An increasing number of nightlife safety schemes are being implemented across London as coronavirus restrictions ease. Owners of premises operating at night are being encouraged to participate in schemes such as “Ask for Angela”, a discreet way of asking staff for help.
Navigating nightlife may feel unfamiliar and risky to club-goers that have been out-of-practice for over a year now. Safety schemes will help thousands of new students experiencing London nightlife for the first time this freshers season.
“Is Angela working tonight?”
Ask for Angela unites Safer Sounds, an events safety partnership, with the Metropolitan Police. Their scheme melds a combination of organisations together to “help keep people safe while enjoying a night out”.
If people feel unsafe for any reason – like harassment or a misleading date – they can use the code-word “Angela” when speaking with staff (e.g. “Is Angela working tonight?”). Staff will discreetly assist the person to leave the situation, whether that’s waiting in a staff room for a friend or helping them into a taxi. The scheme’s information is usually displayed on the back of toilet doors.
To implement the scheme, venues must receive Welfare and Vulnerability engagement training to properly assist those needing help.
Ask for Angela has come a long way from its roots as a project in Lincolnshire in 2016. As part of the Lincolnshire County Council’s #NoMore initiative against sexual harassment, posters were similarly displayed on the back of women’s toilet doors advertising “Ask for Angela”.
The Bigger Picture Across London
The Mayor of London is committed to making nightlife safer for everyone and has paid particular attention to harassment against women. A YouGov poll revealed that 79% of women expect themselves or their friends to experience ”inappropriate comments, touching and behaviour” on nights out. To incorporate the city’s many organisations into a solution, the Women’s Night Safety Charter was created in 2019.
The charter is part of the global UN Women Safe Cities and Safe Public Spaces initiative. Organisations that sign the charter pledge to “nominate a champion in [their]organisation who actively promotes women’s night safety” as well as train staff to record and respond to any reports of harassment. Over 600 venues across London have signed.
Good Night Out is another campaign dedicated to safer nightlife. They claim to have trained 2,641 workers in 185 nightlife spaces to better navigate cases of sexual harassment and assault. The campaign began in 2014 as part of Hollaback London, helping Fabric become the first nightclub with an anti-sexual harassment policy. 128 events, festivals, student unions and more are Good Night Out accredited across the UK.
Schemes similar to Ask for Angela have been implemented globally with discrete systems for victims of harassment. If you order an ‘angel shot’ in many US venues, staff will whisk you out of uncomfortable situations in a similar way.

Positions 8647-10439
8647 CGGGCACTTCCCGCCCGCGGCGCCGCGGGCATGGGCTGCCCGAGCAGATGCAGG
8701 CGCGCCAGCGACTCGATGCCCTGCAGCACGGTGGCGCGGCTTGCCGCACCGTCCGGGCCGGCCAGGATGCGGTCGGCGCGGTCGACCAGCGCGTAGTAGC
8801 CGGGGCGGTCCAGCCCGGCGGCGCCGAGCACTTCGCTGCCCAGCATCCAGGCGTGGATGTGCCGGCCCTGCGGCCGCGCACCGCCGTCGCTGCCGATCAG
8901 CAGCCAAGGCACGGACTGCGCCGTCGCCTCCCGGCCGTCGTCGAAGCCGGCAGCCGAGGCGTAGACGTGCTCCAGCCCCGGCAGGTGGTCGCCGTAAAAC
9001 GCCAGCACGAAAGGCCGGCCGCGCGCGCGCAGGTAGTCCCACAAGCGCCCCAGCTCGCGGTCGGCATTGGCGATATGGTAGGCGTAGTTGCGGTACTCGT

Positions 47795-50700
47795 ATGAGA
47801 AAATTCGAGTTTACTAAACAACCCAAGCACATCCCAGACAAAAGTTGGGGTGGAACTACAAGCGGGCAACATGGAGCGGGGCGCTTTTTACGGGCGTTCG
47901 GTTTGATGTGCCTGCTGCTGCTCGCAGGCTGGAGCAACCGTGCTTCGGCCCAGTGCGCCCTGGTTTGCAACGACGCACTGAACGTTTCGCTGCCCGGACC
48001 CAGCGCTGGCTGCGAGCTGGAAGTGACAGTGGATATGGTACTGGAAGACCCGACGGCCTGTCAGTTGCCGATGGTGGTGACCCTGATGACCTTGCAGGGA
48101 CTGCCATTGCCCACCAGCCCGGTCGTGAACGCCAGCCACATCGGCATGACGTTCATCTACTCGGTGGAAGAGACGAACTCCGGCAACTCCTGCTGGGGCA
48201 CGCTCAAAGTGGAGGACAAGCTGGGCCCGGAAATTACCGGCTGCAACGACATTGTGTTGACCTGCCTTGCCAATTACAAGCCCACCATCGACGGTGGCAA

“A Really Positive Step”
Increasing premises across London are cooperating with the push for nightlife safety. Deputy Assistant Commissioner Jane Connors praised the Ask for Angela scheme: “As clubs re-open now, there have been over 350 venues that have had the training and about 500 to 600 staff which is a really positive step”.
According to the Metro, Connors emphasised the importance of the scheme in supporting victims of harassment and predatory behaviour on nights out. She stated the commitment of the Met Police in tackling violence and added “We want everyone to be safe anywhere in London and be able to go about their business without fear or feeling unsafe”.
Nightlife Safety Tips
Whether you’re going on a Tinder date or clubbing with friends, Crimestoppers has 7 tips for how to stay safe in the city at night.
These tips don’t excuse harassers or their behaviour, but sadly we must adapt and stay vigilant to keep ourselves safe.
- Stay in a group when possible – Stick with people you trust that can keep you company if you’re in trouble.
- Watch your drink – Everyone deserves to go out and have fun drinking, but people can take advantage if you’re not paying attention. Never lose sight of your drink.
- Call a taxi or lift – Getting public transport or a lift is worth the extra money if you can avoid being vulnerable by walking alone.
- If you must walk, stick to well-lit areas – Choose routes where people or CCTV will see you.
- Keep away from hostile situations – Get help from bouncers or the police, as intervening can escalate a situation.
- Book a taxi in advance – London cabs are the only taxis that can be hailed. Book a ride through an app like Uber and always double check the license plate and car model before travelling.
- Keep valuables hidden – There has been an increase in bike / moped muggings at night across London. Hide expensive possessions that could make you vulnerable to thieves.
It’s unfortunate that we must take measures to discourage attacks and harassment, but increasing nightlife safety schemes across London provide us with a support network. You can find more advice about keeping yourself safe from harassment and theft at the Metropolitan Police website here.